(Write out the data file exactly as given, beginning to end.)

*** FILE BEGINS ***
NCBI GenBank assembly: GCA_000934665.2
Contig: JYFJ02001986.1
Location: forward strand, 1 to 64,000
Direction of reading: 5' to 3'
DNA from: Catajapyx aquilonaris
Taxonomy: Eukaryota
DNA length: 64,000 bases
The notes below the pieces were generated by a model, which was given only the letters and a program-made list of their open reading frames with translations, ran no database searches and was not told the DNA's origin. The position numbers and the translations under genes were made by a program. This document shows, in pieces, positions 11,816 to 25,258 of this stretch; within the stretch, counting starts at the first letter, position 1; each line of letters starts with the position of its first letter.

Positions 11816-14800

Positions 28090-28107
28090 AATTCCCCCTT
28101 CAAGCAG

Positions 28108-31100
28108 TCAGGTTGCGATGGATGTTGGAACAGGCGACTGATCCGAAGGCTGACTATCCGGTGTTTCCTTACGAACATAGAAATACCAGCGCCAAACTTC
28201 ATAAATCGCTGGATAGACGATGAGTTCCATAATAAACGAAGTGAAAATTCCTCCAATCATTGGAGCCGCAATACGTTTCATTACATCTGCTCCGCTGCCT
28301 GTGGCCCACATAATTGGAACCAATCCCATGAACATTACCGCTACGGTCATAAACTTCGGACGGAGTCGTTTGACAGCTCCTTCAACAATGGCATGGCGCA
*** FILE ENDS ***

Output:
NCBI GenBank assembly: GCA_000934665.2
Contig: JYFJ02001986.1
Location: forward strand, 1 to 64,000
Direction of reading: 5' to 3'
DNA from: Catajapyx aquilonaris
Taxonomy: Eukaryota
DNA length: 64,000 bases
The notes below the pieces were generated by a model, which was given only the letters and a program-made list of their open reading frames with translations, ran no database searches and was not told the DNA's origin. The position numbers and the translations under genes were made by a program. This document shows, in pieces, positions 11,816 to 25,258 of this stretch; within the stretch, counting starts at the first letter, position 1; each line of letters starts with the position of its first letter.

Positions 11816-14800

Positions 28090-28107
28090 AATTCCCCCTT
28101 CAAGCAG

Positions 28108-31100
28108 TCAGGTTGCGATGGATGTTGGAACAGGCGACTGATCCGAAGGCTGACTATCCGGTGTTTCCTTACGAACATAGAAATACCAGCGCCAAACTTC
28201 ATAAATCGCTGGATAGACGATGAGTTCCATAATAAACGAAGTGAAAATTCCTCCAATCATTGGAGCCGCAATACGTTTCATTACATCTGCTCCGCTGCCT
28301 GTGGCCCACATAATTGGAACCAATCCCATGAACATTACCGCTACGGTCATAAACTTCGGACGGAGTCGTTTGACAGCTCCTTCAACAATGGCATGGCGCA